While the gameplay was nothing short of superb - Goldeneye 64 had created a working formula for console FPS games that Halo: CE perfected - my favorite part of the series was its thoroughly well-defined lore, especially in the novels such as Eric Nylund's superb Halo: The Fall of Reach (said novel was passed around so often in my circle of middle school friends that the binding was nearly destroyed). The Covenant seemed vast and truly alien, the Forerunners were shrouded in mystery, the Flood seemed unbeatable and terrifying, and the UNSC, the military arm of humanity, was written as a capable and strategically sound fighting force that was only being pushed back through attrition and due to a technological gap with the Covenant that was bordering on the extreme. Of the major players in the universe, the UNSC was always my favorite.

Oddly enough, it was never the SPARTANs that made me like the UNSC. Rather, it was their portrayal as a whole - the UNSC was structured like a modern military (Marines, Army, Navy), had plausible future technology at its disposal (helloooooo railguns!), and perhaps best of all, was imperfect but still highly competent. Internal conflicts would often pit parts of the UNSC against one another such as Dr. Catherine Halsey and Col. James Ackerson, and the UNSC would often find itself fighting human insurrectionists on their own colonies over political differences. Nonetheless, humanity was shown to be a tenacious and capable opponent. To me, this alone was worth nothing in comparison to what little sci-fi games I had played at the time, where humanity was often seen as hopelessly outclassed by alien invaders. Halo's UNSC represented a plausible, logical evolution for humanity's military in an age of space exploration. It was by no means perfect, but still effective and highly professional.

Look at these badasses. State of the badass art.
And now, in the age of Halo 4, 343 Industries has seen fit to throw that all out the window.

Thursday, September 20, 2012

Overdrive: Why Games Need More Run and Gun

In a world of cookie-cutter shooters, "ordinary" has once again become the extraordinary.

(Sorry for the long absence, real life has (sadly) caught up to me recently. Moving sucks. - VR)

This past week saw the long-awaited, totally free, and shockingly well-polished Black Mesa. A mod a full eight years in the making - and technically still not finished - has recreated Half-Life from the ground up using the engine that powered its sequel. Needless to say, the bar was set quite high. Half-Life has long been considered a cornerstone of modern video games, and with good reason. When it released in 1998, Half-Life was considered revolutionary, and many of its design tenets, such as the use of scripted sequences to both advance the plot and create dynamic scenes during gameplay, are still used widely in modern shooters.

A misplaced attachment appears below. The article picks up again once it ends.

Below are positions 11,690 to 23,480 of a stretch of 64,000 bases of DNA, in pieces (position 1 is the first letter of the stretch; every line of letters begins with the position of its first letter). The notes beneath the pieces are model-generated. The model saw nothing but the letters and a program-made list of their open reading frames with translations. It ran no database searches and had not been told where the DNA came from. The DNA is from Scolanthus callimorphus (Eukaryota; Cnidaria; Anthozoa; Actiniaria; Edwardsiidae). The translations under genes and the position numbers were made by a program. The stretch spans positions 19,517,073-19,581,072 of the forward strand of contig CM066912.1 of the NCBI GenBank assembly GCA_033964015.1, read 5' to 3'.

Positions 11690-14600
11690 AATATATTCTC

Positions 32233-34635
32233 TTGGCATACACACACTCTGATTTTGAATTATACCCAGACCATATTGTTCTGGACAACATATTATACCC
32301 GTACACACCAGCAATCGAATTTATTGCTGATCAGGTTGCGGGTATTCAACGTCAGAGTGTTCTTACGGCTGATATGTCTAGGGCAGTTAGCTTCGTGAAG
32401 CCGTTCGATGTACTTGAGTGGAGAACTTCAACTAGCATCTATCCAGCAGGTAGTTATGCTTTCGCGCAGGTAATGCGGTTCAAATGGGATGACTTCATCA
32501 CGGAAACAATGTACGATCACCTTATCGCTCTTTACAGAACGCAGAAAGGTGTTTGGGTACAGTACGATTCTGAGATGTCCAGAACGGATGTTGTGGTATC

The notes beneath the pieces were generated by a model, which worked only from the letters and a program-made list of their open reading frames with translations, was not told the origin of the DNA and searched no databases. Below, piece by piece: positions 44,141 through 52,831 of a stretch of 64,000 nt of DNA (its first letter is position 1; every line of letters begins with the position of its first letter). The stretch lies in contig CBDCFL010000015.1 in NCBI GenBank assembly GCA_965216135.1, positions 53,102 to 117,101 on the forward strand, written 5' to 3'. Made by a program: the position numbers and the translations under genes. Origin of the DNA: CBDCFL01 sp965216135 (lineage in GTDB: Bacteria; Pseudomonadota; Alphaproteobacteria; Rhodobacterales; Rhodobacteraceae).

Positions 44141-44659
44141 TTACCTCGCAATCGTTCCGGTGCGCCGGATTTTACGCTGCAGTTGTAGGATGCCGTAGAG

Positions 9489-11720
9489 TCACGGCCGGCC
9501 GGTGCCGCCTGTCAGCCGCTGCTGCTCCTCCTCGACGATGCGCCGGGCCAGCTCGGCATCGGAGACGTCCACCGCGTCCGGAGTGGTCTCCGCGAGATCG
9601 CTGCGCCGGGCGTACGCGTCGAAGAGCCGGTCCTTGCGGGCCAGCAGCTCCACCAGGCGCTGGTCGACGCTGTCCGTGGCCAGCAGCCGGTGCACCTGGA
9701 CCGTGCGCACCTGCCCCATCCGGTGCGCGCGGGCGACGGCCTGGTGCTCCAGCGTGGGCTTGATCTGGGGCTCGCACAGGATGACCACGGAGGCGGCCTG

Black Mesa, amazingly enough, manages to not only maintain the spirit of Half-Life almost fourteen years after the game's debut, but also improve upon it in several ways. By refining level progression, puzzle solving, and scripted events, the Black Mesa team was able to polish the few rough segments that were present in the original game. It is very much a 90's shooter in the clothes of the modern era. This isn't to say that Black Mesa is without flaws, but it did an utterly fantastic job at hiding them, considering the project was done entirely by volunteers. Black Mesa's greatest achievement, however, may be the complete shift that the game will represent to players new to 90's-style shooters.

Saturday, August 4, 2012

A Tale of Two Spin-Offs: Ace Combat Cross Rumble and Ace Combat Assault Horizon

As someone whose childhood was defined by repeated viewings of Top Gun, it should be no surprise that I love the Ace Combat series. For the uninitiated, Ace Combat is basically an arcade-style flight action game, mixing an accessible flight model with plenty of missiles, melodrama, and music that results in a truly unique and enjoyable experience. However, after the release of Ace Combat 6: Fires of Liberation, Namco saw fit to try and liven up the series by changing a number of the franchise's established concepts. After numerous sequels and spin-offs, evolving the series' formula was to be expected - one of the few criticisms that was leveled at Fires of Liberation from nearly all reviewers was that the game brought very little new to the table compared to the last 7+ games in the series, especially since most dogfights effectively boiled down to "do high-G turns until you can shoot a QAAM at the other guy."

Ace Combat Assault Horizon was to be the rebirth of the series, introducing a number of new features and concepts to the formula. Sadly, Assault Horizon may ultimately have done more harm than good to the series. But, before one can discuss what AH did wrong, it's important to understand what previous Ace Combat games did right that gained Project Aces both immense respect and the undying adoration of a legion of fans (myself included).

Monday, July 23, 2012

Balance, Tactics, and the Problem with Pistols

Average semiautomatic pistol, according to DICE

Author's Note: This article will include discussion of both real-world and virtual weapons deployment. If you are unfamiliar with one or the other, I strongly suggest doing some research on your own so that you can have a better understanding of my claims.

I play Battlefield 3. A lot. Like, an awful lot. As in "I give myself insomnia playing this" levels of "a lot." While the game is certainly fun for the most part, there's a certain element that has bothered me since launch, and, curiously, it doesn't seem to bother anyone else. In fact, it doesn't seem to bother anyone in Battlefield 3, it didn't seem to bother anyone in Modern Warfare 2, and it didn't even bother them in Rainbow Six: Vegas. Maybe it's simply because it's such a small part of the actual gameplay, but I feel like I'm the only one who's bothered by this. Whether or not anyone else notices, it's a problem that has gone on for far too long and needs to be addressed. 

The problem? Automatic pistols.